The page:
Commercial photographer Jonathan Robert Willis
shares an almost stereotypical weakness with some fellow creatives: he hates artificial deadlines.
“I’m really good with hard, fast, we-need-it-yesterday commercial deadlines,” he says, describing the focus of his self-named photography business. When friends and family nagged him for photos, he launched The Simple Portrait Project,
which mixes the speed of commercial work with traditional group portraits.
In sessions held once or twice a year, Willis gathers dozens of families or small groups, shooting each in the same space with the same prop. He spends just 30 minutes on each family from start to finish. “It’s great because it’s just enough time to get the best out of the kids before they melt down, and it’s short enough for dad who doesn’t want to be there to begin with in many cases,” Willis says.
That means that the family comes in and is posed, photographed and advised about prints, all in a half hour. For the last few minutes, Willis turns a critical eye to each set of photographs, helping subjects select a handful of the best photographs. Still, he compares the sessions to a marathon, admitting: “It’s literally nonstop from about 9 am until 8:30 pm. I’m a little intimidated by it.”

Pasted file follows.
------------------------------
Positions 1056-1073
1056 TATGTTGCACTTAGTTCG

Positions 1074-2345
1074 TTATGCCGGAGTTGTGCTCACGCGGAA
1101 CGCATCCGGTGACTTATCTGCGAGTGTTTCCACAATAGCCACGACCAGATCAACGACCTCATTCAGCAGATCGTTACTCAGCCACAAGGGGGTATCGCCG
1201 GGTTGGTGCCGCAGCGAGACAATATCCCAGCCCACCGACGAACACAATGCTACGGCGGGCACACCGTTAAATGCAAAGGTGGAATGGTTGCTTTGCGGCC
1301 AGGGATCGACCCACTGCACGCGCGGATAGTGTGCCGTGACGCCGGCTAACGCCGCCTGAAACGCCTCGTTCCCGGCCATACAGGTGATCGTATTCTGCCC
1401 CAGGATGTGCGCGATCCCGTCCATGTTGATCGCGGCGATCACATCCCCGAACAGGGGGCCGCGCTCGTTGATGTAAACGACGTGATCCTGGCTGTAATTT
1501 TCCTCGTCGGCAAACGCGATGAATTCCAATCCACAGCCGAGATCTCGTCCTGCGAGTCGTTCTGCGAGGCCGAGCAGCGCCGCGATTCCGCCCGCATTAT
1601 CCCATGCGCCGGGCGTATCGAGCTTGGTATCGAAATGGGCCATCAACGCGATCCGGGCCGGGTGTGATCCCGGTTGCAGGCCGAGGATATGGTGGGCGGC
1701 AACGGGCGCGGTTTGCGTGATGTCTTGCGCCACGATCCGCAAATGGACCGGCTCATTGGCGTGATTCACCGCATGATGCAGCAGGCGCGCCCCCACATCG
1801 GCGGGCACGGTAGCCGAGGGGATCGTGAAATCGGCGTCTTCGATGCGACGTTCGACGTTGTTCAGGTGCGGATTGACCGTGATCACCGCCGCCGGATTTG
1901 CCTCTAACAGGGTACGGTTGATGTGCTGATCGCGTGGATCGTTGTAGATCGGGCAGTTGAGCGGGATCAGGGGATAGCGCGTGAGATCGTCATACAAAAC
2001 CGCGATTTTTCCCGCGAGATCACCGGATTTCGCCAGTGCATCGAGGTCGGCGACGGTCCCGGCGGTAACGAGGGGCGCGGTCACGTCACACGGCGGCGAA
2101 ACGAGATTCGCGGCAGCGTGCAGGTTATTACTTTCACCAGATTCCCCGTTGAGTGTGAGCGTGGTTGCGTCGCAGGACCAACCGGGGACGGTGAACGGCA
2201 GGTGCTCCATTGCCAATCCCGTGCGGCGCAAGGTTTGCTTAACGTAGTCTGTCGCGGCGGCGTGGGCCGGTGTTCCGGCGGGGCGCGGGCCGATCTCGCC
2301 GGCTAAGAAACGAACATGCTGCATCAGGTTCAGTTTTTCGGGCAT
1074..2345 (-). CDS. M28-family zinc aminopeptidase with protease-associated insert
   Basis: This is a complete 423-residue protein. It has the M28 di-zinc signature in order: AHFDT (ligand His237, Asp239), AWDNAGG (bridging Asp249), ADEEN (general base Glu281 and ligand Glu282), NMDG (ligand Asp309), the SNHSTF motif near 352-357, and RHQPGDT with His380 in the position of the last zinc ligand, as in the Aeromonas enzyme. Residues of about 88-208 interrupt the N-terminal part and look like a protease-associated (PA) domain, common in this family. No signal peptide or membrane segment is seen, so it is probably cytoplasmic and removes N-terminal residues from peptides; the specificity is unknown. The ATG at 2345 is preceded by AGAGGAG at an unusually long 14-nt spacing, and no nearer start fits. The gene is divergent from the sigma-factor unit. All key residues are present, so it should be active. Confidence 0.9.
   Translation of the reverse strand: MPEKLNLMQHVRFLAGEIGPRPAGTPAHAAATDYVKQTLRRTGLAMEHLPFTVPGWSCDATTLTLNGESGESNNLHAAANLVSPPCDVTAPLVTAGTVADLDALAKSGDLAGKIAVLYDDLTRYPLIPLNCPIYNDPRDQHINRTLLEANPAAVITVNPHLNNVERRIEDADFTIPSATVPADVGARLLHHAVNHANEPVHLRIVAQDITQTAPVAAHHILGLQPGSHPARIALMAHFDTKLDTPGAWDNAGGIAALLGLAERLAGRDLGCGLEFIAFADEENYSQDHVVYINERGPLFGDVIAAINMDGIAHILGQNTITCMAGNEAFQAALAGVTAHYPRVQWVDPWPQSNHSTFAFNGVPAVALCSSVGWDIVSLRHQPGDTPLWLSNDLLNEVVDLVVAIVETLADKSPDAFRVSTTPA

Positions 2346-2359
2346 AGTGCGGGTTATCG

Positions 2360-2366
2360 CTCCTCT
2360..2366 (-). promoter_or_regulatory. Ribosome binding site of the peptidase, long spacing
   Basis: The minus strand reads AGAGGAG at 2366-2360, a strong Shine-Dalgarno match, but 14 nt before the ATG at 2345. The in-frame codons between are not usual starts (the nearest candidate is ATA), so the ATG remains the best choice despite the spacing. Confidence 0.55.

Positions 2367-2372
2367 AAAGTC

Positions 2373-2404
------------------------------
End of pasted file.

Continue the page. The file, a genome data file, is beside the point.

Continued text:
The project turns the angsty hair-pulling of traditional family photography on its head and, as it happens, yields eye-catching photos
. The families don’t look like a J.Crew catalog, but they don’t look scruffy, either. Not everyone beams, and not everyone is even looking at the camera; Willis says his goal is comfortable, natural poses.
There’s one simple rule for participants: no matching clothes. “I can’t think of a single image where I’ve seen everybody in the same sweater where I’m like, ‘Wow, that was a great idea,’” Willis says. “You have to trust that I’m going to make something great, but you’ve also got to do your part, which is following that rule.”
Willis’ final session for the project in 2012 is Saturday, Dec. 8, with the potential for Sunday sessions depending on demand. He hopes to schedule the first session of 2013 around Easter.
By Robin Donovan
Enjoy this story? Sign up
for free solutions-based reporting in your inbox each week.